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International parenting: What are the potential legal requirements for Shakira relocating with her children to the US?

AuthorsCara Nuttall

International parenting What are the potential legal requirements for Shakira relocating with her children to the US

In this article Cara Nuttall looks at potential legal requirements when international parents separate.

There has been a lot of press coverage recently about Shakira bidding an ‘emotional’ farewell to Spain, as she left the country with her two children as part of a relocation to the US. Reports suggest the relocation arises in large measure from the well-publicised split from her long-term partner, Gerard Pique, who plays football in Barcelona.

When an international couple separate, it is by no means unusual for one (or both) to look to return ‘home’ to the support of family or friends, whether immediately, or once the dust has settled and as part of their long- term plan for a new future. 

It can often come as a surprise to parents looking to do this that they are not automatically entitled, as a right, to return to their home country with their children, even if the children were born there and/or are nationals of that country.

In many countries, the consent of both parents will be required, and in default of such agreement, the permission of the court. 

Moving without that lawful permission is often classed as abduction and can have both civil and criminal consequences. In particular, it is often open to the left behind parent to seek urgent orders requiring the immediate return of the children to the country in which they had been living.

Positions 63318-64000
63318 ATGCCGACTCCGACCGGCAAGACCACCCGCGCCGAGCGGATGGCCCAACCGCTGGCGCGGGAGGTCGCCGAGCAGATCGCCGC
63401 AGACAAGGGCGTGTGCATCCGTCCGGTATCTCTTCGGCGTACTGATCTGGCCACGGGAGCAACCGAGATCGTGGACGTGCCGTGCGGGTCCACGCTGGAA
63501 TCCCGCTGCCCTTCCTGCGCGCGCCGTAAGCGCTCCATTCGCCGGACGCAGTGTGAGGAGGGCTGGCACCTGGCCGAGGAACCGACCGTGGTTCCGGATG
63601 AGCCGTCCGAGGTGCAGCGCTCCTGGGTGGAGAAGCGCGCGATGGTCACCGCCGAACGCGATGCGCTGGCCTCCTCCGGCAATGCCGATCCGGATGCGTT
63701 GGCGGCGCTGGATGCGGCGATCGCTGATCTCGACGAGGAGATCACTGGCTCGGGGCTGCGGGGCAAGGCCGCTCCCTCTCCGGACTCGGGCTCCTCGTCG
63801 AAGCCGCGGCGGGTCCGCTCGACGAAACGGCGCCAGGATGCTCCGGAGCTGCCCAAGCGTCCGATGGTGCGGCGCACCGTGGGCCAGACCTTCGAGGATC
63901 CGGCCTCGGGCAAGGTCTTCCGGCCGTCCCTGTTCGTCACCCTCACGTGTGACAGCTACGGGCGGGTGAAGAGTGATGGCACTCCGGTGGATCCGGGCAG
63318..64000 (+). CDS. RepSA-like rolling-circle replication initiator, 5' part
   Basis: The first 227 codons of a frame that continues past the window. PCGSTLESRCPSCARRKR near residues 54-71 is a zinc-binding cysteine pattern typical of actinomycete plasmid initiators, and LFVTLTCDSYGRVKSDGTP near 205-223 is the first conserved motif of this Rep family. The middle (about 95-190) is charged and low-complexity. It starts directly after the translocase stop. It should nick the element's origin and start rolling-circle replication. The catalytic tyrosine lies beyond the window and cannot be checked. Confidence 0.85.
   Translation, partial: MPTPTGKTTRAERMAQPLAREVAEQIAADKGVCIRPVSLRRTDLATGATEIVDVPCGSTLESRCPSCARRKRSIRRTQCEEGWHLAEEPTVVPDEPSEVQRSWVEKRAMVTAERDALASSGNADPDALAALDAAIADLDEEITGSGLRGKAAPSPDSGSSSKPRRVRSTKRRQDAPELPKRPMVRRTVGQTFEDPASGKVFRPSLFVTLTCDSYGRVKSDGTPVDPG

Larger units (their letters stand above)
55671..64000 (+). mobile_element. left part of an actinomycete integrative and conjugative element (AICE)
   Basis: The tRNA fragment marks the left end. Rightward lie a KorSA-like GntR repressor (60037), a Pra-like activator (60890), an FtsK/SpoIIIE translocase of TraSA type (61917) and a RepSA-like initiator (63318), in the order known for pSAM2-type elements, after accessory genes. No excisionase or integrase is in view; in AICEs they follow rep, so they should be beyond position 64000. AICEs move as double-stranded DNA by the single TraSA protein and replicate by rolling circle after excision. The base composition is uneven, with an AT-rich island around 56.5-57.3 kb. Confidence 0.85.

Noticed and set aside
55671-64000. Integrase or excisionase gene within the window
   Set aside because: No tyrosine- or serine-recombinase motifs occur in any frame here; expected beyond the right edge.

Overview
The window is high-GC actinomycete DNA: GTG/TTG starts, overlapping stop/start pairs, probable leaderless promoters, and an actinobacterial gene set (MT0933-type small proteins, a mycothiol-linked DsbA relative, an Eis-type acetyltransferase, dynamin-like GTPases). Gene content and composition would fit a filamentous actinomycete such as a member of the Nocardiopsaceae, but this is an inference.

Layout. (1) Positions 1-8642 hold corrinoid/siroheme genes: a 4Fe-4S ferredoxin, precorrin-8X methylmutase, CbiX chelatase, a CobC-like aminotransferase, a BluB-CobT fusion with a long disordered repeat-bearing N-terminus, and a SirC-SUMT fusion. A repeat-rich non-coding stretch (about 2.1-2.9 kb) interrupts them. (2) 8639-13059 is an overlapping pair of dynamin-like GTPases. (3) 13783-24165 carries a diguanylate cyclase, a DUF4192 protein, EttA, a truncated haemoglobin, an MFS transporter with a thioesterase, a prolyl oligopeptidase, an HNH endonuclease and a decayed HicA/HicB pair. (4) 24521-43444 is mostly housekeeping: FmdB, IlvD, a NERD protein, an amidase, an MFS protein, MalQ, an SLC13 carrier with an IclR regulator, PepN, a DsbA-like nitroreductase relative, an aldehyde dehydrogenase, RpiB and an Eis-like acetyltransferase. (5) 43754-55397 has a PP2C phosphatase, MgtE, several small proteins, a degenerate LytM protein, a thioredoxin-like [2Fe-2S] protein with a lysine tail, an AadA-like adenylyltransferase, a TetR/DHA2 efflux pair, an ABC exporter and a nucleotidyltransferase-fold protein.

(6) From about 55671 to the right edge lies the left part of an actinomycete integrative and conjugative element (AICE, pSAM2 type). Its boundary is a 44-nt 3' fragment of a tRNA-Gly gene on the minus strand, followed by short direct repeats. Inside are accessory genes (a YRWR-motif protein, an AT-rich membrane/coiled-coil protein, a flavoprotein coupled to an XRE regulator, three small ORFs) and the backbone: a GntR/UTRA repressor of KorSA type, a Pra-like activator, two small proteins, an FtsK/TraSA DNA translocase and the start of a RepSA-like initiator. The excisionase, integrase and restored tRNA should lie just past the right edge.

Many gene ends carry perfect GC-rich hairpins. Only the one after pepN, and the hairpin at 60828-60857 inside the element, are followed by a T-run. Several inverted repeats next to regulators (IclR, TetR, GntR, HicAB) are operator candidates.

These proceedings, which often, though not always, take place under the Hague Convention, are usually dealt with on a summary basis and focus on whether or not the children were lawfully removed, rather than what is in their long-term interests. 

The question of where and with whom the children should live long term, and what is best for them, tends to be considered further down the line and often as part of a separate process. 

Whilst in some countries a finding of ‘abduction’ whether deliberate or accidental does not automatically impact on any subsequent application to lawfully remove the children to another country to live, sometimes it can have serious adverse consequences and could mean permission is refused.

As Shakira’s heartfelt posts indicate, it is perfectly possible for parents living internationally to agree to relocations taking place. 

Sometimes this can be done informally without the need for lawyers, other times whilst agreed, it will still require the arrangements to be confirmed in writing or even within a court order, to give everyone security.

If you are a parent considering an international move, for whatever reason, it is crucial to understand what permission you need, and to obtain it, in order to avoid potentially complex and costly abduction proceedings if the worst happens.

It is also important to understand what paperwork may be required on exit/entrance to avoid unnecessary complications.

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